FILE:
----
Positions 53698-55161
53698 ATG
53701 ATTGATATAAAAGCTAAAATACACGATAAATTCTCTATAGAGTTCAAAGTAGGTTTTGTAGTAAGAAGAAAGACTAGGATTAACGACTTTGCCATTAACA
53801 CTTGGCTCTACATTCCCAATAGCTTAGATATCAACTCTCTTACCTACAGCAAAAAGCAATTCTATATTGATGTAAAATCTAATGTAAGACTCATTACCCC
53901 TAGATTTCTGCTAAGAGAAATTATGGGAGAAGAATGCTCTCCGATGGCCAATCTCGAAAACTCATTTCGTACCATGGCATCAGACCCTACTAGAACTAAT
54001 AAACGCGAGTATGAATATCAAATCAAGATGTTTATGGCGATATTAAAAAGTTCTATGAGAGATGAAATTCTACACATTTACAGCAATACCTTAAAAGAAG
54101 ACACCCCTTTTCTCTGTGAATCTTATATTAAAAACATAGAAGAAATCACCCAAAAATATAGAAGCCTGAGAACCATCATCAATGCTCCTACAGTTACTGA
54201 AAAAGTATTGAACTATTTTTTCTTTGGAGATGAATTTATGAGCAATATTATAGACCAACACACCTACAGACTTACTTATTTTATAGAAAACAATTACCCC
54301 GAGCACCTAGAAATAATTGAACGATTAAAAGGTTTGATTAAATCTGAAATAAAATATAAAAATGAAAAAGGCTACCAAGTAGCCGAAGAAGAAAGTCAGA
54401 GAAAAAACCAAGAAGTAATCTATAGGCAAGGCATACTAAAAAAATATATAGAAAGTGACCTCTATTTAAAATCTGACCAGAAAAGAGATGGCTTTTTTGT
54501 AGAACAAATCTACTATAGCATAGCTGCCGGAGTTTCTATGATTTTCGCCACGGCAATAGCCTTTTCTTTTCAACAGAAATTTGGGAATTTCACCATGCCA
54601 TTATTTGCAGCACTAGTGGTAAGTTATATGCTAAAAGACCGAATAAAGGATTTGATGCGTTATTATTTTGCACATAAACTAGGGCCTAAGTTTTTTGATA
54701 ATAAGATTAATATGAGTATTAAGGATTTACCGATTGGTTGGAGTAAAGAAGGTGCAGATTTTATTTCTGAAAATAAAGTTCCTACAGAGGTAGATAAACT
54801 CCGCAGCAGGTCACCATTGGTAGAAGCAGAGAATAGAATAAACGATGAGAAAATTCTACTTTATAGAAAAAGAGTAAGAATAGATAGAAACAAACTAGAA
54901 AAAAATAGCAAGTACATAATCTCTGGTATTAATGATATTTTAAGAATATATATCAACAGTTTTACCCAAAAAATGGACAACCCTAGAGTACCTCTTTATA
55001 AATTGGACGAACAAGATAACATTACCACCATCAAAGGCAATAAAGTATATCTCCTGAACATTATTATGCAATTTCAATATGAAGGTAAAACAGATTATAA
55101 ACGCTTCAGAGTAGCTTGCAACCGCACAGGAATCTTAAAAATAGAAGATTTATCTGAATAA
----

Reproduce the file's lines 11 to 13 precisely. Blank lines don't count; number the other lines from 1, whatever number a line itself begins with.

54501 AGAACAAATCTACTATAGCATAGCTGCCGGAGTTTCTATGATTTTCGCCACGGCAATAGCCTTTTCTTTTCAACAGAAATTTGGGAATTTCACCATGCCA
54601 TTATTTGCAGCACTAGTGGTAAGTTATATGCTAAAAGACCGAATAAAGGATTTGATGCGTTATTATTTTGCACATAAACTAGGGCCTAAGTTTTTTGATA
54701 ATAAGATTAATATGAGTATTAAGGATTTACCGATTGGTTGGAGTAAAGAAGGTGCAGATTTTATTTCTGAAAATAAAGTTCCTACAGAGGTAGATAAACT